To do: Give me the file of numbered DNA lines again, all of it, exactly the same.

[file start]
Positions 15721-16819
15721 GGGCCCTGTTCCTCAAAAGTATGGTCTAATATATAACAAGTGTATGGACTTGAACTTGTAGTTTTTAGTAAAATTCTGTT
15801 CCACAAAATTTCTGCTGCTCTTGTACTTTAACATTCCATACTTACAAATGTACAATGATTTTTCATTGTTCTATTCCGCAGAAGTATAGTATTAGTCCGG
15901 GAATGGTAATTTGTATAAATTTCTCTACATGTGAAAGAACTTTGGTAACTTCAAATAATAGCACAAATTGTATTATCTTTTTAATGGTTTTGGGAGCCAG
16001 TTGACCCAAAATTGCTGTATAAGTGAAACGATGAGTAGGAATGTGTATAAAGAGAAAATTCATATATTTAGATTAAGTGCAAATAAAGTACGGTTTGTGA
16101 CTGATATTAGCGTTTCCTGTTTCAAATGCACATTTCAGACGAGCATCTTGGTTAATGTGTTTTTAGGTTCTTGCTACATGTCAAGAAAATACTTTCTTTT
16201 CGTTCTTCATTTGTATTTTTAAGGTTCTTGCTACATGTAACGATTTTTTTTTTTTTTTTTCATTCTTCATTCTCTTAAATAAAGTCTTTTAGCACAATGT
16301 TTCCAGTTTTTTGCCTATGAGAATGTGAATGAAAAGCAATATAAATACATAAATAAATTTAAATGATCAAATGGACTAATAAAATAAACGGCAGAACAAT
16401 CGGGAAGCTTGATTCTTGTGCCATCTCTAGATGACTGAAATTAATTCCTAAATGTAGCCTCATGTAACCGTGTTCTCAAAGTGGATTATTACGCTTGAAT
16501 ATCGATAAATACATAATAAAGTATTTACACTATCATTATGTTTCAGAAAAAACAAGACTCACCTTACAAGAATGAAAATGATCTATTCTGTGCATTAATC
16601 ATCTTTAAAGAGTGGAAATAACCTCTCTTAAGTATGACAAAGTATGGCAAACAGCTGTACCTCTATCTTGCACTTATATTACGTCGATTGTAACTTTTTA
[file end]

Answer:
Positions 15721-16819
15721 GGGCCCTGTTCCTCAAAAGTATGGTCTAATATATAACAAGTGTATGGACTTGAACTTGTAGTTTTTAGTAAAATTCTGTT
15801 CCACAAAATTTCTGCTGCTCTTGTACTTTAACATTCCATACTTACAAATGTACAATGATTTTTCATTGTTCTATTCCGCAGAAGTATAGTATTAGTCCGG
15901 GAATGGTAATTTGTATAAATTTCTCTACATGTGAAAGAACTTTGGTAACTTCAAATAATAGCACAAATTGTATTATCTTTTTAATGGTTTTGGGAGCCAG
16001 TTGACCCAAAATTGCTGTATAAGTGAAACGATGAGTAGGAATGTGTATAAAGAGAAAATTCATATATTTAGATTAAGTGCAAATAAAGTACGGTTTGTGA
16101 CTGATATTAGCGTTTCCTGTTTCAAATGCACATTTCAGACGAGCATCTTGGTTAATGTGTTTTTAGGTTCTTGCTACATGTCAAGAAAATACTTTCTTTT
16201 CGTTCTTCATTTGTATTTTTAAGGTTCTTGCTACATGTAACGATTTTTTTTTTTTTTTTTCATTCTTCATTCTCTTAAATAAAGTCTTTTAGCACAATGT
16301 TTCCAGTTTTTTGCCTATGAGAATGTGAATGAAAAGCAATATAAATACATAAATAAATTTAAATGATCAAATGGACTAATAAAATAAACGGCAGAACAAT
16401 CGGGAAGCTTGATTCTTGTGCCATCTCTAGATGACTGAAATTAATTCCTAAATGTAGCCTCATGTAACCGTGTTCTCAAAGTGGATTATTACGCTTGAAT
16501 ATCGATAAATACATAATAAAGTATTTACACTATCATTATGTTTCAGAAAAAACAAGACTCACCTTACAAGAATGAAAATGATCTATTCTGTGCATTAATC
16601 ATCTTTAAAGAGTGGAAATAACCTCTCTTAAGTATGACAAAGTATGGCAAACAGCTGTACCTCTATCTTGCACTTATATTACGTCGATTGTAACTTTTTA